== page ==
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Oregon Sen. Ron Wyden, the top Democrat on the Senate Finance Committee, has been pushing the the administration to review the Rusal investment.

In a statement, Wyden said: “Rusal’s proposed investment in a Kentucky rolling mill is deeply concerning. The deal was announced just three months after the Senate voted to lift sanctions on Rusal, and now we learn that Majority Leader McConnell’s former staff have been lobbying for the project. The American people need to have confidence that this deal is in the country’s best interest.”

It’s unclear whether the former staffers — Hunter Bates, a former McConnell chief of staff, and Brendan Dunn, who advised the Kentucky Republican on tax, trade and financial services matters before heading to K Street last year — directly lobbied McConnell’s office over the aluminum mill project. Akin Gump Strauss Hauer & Feld, the law and lobbying firm where Bates and Dunn work, and McConnell’s office declined to comment on whether they had done so.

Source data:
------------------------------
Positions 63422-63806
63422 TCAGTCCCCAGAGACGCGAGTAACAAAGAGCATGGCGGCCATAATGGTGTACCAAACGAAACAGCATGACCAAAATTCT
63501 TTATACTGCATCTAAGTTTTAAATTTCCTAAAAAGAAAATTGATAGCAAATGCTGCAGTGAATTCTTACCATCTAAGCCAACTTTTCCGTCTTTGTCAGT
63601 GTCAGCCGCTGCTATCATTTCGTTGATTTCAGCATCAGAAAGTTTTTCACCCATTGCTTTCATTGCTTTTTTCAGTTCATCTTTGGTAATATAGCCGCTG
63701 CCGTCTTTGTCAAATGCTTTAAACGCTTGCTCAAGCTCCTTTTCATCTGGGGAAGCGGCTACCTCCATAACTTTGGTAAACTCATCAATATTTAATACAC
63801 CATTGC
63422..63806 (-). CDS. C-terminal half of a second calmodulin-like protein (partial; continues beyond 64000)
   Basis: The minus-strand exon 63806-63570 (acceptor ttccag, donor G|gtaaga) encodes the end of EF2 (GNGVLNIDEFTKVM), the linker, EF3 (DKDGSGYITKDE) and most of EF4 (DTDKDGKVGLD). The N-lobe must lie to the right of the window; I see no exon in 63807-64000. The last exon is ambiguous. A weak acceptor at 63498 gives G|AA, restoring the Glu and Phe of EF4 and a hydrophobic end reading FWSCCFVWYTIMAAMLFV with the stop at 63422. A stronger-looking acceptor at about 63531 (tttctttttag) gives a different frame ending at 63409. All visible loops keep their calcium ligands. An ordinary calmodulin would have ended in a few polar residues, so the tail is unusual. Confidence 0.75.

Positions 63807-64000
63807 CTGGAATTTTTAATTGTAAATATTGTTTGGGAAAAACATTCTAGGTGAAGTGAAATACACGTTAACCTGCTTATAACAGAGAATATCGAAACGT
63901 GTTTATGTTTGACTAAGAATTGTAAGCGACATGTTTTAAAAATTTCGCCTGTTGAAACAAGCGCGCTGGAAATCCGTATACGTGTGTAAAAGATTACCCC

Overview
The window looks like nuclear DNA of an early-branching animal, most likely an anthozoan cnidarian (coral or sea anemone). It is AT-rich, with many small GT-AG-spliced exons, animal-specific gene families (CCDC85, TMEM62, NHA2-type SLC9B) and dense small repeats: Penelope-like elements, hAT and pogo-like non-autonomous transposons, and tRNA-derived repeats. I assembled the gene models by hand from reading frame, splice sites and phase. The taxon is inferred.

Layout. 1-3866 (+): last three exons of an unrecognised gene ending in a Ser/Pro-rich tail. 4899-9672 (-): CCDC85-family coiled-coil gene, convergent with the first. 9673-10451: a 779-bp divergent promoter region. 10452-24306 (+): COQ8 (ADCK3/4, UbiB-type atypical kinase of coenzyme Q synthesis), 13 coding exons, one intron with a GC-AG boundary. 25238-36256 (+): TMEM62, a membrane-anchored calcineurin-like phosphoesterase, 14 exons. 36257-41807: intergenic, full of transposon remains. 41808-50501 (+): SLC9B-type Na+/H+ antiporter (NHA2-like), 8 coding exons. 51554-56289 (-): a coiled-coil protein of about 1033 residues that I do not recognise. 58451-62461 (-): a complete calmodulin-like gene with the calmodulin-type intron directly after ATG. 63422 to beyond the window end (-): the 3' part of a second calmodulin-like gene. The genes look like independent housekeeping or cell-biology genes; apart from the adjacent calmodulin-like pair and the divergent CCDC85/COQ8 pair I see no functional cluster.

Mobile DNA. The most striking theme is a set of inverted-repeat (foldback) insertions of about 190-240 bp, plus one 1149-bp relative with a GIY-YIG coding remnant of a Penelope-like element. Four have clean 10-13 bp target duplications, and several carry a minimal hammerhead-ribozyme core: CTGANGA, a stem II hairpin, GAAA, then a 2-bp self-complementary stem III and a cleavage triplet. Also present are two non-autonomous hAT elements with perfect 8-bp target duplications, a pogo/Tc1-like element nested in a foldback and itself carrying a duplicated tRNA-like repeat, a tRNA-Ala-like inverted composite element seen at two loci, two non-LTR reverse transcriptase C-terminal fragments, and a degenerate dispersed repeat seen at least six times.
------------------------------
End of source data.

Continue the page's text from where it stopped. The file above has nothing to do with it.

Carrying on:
Former Sen. David Vitter (R-La.), who’s now a lobbyist representing Rusal’s parent company, EN+ Group, gave McConnell “a heads up” on the Rusal deal prior to its announcement, according to a disclosure filing first spotted by The New York Times.

The lobbying push by McConnell’s former staffers, one of whom left his office in 2002 and the other who left a year ago, also comes as McConnell is being criticized for blocking election-security bills in the wake of Russia’s interference in the 2016 presidential election. McConnell took to the Senate floor earlier this week to rebut accusations that he’s kowtowing to Russia, prompting the hashtag #MoscowMitch to begin trending on Twitter.